As many as 35 million Americans are facing the possibility of eviction due to an inability to make housing payments on time. In some states, such as Mississippi, Florida, and West Virginia, the proportion of renters facing the possibility of eviction exceeded 50% earlier this year.
If you're among the millions of Americans caught in the late rent payment or mortgage cycle, you should be aware of the eviction moratorium and mortgage payment assistance programs enacted at the federal, state, and local levels. But you should also formulate a plan, and take concrete steps to free yourself from financial and housing uncertainty.
Here's a step-by-step plan to keep yourself in your home – for good:
Starts by reviewing your budget
As a general rule, you should never spend more than 30% of your household income on housing, including utilities or mortgage insurance and repairs. The government defines those spending over 30% of income on housing as "cost burdened."
The logical first step in your housing security plan involves assessing your budget: Are you spending more than 30% of your gross income on housing? For example, a household earning $6,000 monthly gross income shouldn't spend more than approximately $2,000 per month on housing costs. In the short-term, you can try to cut other areas of your budget to make-up the shortfall, and in a financial emergency, you absolutely should. But long-term, your housing costs shouldn't exceed that 30% figure because you're likely to compromise other important financial needs, such as retirement and emergency savings and debt repayment.
Reduce housing costs or increase income
Increasing income is a straightforward solution for bringing your housing costs under that 30% mark. While that's easier said than done, especially in a recession, consider whether there are opportunities for financial growth that can help you better manage costs. If not, then it's time to consider ways to reduce your housing costs.
The Covid-19 crisis has combined with historically low interest rates to create the perfect mortgage refinancing opportunity. If you intend to remain in your present home for five to ten years or longer, it can make sense to consider refinancing your home at a lower interest rate to reduce your monthly payment. If you currently have a 15-year mortgage, you can also consider extending the term to 30 years.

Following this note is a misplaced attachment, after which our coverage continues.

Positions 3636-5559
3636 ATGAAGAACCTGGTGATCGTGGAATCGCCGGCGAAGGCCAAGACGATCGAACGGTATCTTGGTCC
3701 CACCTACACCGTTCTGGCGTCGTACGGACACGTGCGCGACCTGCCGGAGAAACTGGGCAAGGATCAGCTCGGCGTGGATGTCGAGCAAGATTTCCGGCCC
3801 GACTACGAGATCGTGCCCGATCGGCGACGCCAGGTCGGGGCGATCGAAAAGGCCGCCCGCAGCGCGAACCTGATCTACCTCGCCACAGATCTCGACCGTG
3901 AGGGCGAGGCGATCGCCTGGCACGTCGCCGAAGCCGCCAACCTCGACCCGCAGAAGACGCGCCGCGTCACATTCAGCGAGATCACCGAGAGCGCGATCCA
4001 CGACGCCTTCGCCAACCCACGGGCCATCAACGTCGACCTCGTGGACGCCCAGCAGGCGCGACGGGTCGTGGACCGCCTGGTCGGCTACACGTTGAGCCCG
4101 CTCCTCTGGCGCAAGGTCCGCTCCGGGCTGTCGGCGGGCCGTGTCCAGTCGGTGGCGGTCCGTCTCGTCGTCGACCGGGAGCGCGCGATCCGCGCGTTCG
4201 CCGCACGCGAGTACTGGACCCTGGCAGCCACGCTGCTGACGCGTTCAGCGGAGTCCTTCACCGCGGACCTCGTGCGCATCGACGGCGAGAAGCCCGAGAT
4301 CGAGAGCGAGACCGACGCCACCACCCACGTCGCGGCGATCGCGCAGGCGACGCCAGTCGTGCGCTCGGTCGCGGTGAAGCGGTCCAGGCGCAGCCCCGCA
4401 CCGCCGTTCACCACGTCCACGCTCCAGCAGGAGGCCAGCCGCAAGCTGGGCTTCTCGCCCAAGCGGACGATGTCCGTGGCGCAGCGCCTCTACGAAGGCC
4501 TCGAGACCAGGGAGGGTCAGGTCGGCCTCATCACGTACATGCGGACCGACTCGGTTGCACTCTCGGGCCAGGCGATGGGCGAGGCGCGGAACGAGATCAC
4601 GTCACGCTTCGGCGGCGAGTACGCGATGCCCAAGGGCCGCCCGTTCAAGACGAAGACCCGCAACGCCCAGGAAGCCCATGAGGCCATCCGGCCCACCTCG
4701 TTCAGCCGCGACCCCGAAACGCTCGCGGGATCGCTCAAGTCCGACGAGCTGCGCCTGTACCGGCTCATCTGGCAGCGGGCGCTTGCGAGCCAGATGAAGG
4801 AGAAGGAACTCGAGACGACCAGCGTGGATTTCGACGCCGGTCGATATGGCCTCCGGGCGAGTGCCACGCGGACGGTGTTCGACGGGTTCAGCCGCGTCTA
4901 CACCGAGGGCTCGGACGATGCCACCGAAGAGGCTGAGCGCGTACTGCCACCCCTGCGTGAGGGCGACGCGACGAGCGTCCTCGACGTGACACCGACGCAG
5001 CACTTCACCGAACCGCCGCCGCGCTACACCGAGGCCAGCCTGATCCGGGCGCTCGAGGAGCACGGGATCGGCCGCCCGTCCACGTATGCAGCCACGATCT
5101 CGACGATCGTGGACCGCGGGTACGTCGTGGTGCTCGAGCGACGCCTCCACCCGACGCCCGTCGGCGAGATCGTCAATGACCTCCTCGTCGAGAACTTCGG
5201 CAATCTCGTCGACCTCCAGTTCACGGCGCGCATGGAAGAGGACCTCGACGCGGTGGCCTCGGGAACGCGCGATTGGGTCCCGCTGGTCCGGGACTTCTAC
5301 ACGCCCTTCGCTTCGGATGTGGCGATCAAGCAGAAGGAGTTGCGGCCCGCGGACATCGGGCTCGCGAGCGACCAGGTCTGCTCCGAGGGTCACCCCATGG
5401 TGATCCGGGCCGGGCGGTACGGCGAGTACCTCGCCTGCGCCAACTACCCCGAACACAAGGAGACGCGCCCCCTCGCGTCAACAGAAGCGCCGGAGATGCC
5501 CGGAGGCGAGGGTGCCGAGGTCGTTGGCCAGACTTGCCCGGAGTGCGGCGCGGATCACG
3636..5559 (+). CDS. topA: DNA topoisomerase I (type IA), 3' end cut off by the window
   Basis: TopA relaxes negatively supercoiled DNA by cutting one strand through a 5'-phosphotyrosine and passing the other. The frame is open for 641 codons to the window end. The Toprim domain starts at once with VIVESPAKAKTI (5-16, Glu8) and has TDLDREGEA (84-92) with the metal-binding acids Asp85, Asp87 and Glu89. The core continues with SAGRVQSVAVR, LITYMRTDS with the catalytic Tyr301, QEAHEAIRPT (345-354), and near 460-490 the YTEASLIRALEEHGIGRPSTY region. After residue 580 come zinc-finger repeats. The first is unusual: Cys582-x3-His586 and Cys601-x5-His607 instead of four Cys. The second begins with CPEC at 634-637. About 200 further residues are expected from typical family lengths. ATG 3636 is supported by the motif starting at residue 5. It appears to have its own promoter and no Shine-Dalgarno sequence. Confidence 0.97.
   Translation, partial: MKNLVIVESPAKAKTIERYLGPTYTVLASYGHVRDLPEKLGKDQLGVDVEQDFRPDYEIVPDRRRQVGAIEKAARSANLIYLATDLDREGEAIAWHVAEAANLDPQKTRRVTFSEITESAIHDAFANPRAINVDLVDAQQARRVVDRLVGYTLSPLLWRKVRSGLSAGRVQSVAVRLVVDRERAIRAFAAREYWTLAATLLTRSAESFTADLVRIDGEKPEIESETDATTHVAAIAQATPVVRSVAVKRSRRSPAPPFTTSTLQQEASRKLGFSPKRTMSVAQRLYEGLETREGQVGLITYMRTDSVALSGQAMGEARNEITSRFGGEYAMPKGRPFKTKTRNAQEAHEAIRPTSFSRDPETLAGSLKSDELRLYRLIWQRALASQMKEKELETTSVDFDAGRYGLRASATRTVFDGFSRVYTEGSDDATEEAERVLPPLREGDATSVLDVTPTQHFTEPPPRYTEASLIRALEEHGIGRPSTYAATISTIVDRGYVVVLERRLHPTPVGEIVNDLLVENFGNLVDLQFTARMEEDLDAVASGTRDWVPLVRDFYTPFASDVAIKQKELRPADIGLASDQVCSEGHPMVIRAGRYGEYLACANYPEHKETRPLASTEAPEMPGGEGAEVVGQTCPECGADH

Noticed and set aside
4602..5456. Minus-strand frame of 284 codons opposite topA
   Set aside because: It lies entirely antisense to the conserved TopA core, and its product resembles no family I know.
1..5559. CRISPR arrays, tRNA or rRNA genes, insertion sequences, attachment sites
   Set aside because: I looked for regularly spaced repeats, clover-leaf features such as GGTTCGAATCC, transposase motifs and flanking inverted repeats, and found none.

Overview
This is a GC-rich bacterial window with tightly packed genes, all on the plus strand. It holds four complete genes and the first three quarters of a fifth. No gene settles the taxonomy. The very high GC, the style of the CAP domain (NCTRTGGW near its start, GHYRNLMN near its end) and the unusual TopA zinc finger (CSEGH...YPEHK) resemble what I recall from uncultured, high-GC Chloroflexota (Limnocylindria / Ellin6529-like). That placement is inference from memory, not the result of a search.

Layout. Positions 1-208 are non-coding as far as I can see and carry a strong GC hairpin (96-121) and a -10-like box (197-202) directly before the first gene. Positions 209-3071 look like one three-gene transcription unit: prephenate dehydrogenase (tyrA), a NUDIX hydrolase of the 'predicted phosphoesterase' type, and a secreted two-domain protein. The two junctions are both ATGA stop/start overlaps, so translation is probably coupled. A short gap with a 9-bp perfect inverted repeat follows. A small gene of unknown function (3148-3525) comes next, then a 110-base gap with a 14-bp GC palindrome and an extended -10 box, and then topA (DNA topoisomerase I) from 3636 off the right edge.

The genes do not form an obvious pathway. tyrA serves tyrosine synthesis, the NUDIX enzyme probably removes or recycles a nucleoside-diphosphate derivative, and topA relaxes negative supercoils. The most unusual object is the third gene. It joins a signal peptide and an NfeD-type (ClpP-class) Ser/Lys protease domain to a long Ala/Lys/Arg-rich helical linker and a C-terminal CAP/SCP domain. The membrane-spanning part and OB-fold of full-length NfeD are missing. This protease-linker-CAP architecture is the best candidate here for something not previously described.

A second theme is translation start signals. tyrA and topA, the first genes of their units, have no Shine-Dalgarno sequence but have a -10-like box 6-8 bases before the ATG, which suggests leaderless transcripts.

Keep in mind that refinancing carries costs, and you should use a refinancing calculator or speak with a realtor or financial professional to assess whether it makes sense for you.
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Similarly, renters find themselves in an ideal climate to re-negotiate their lease. As rental prices drop markedly in many major metros areas, landlords are offering concessions and are likelier to negotiate on rent. If your lease is up for renewal soon, a good starting point for negotiations could be one month of free rent, or approximately 10% off your current payment. Even if your rent isn't due, cash-strapped renters impacted by Covid-19 should consider writing their landlords about rent concessions.
What to do if you are at risk of losing a home now
If you're facing a housing crisis now, you face better odds than usual of being able to remain in your home. That's because the CDC passed an eviction moratorium through the end of the year prohibiting landlords from evicting you for being unable to pay rent. Keep in mind, you'd still owe any back rent due at the time the moratorium expires.
Many states and cities have also enacted their own eviction moratoriums, many which offer more protections than the CDC's federal moratorium. In some cities, landlords cannot charge late fees. Other cities, such as Los Angeles and Philadelphia, have enacted renters assistance programs to help pay rent for those impacted by Covid. And it's possible that due to the resurgence in coronavirus cases, these protections may be extended into 2021.
Similarly, owners of homes backed by federal entities such as Fannie Mae, Freddie Mac, and others will enjoy foreclosure protections at least through the end of the year, and can request forbearance on payment of up to 180 days. And like renters' programs, many states and cities have passed additional homeowner protections which may be to your advantage.
These programs will eventually expire, so it's important to prepare now for their end. How will you manage your payments if you're still facing financial hardship? Will you be able to sell your home, move into a cheaper apartment, or live with friends or family? Do you have emergency savings that you can use to remain in your home? What other resources are at your disposal? Check your area's housing resources to access help now.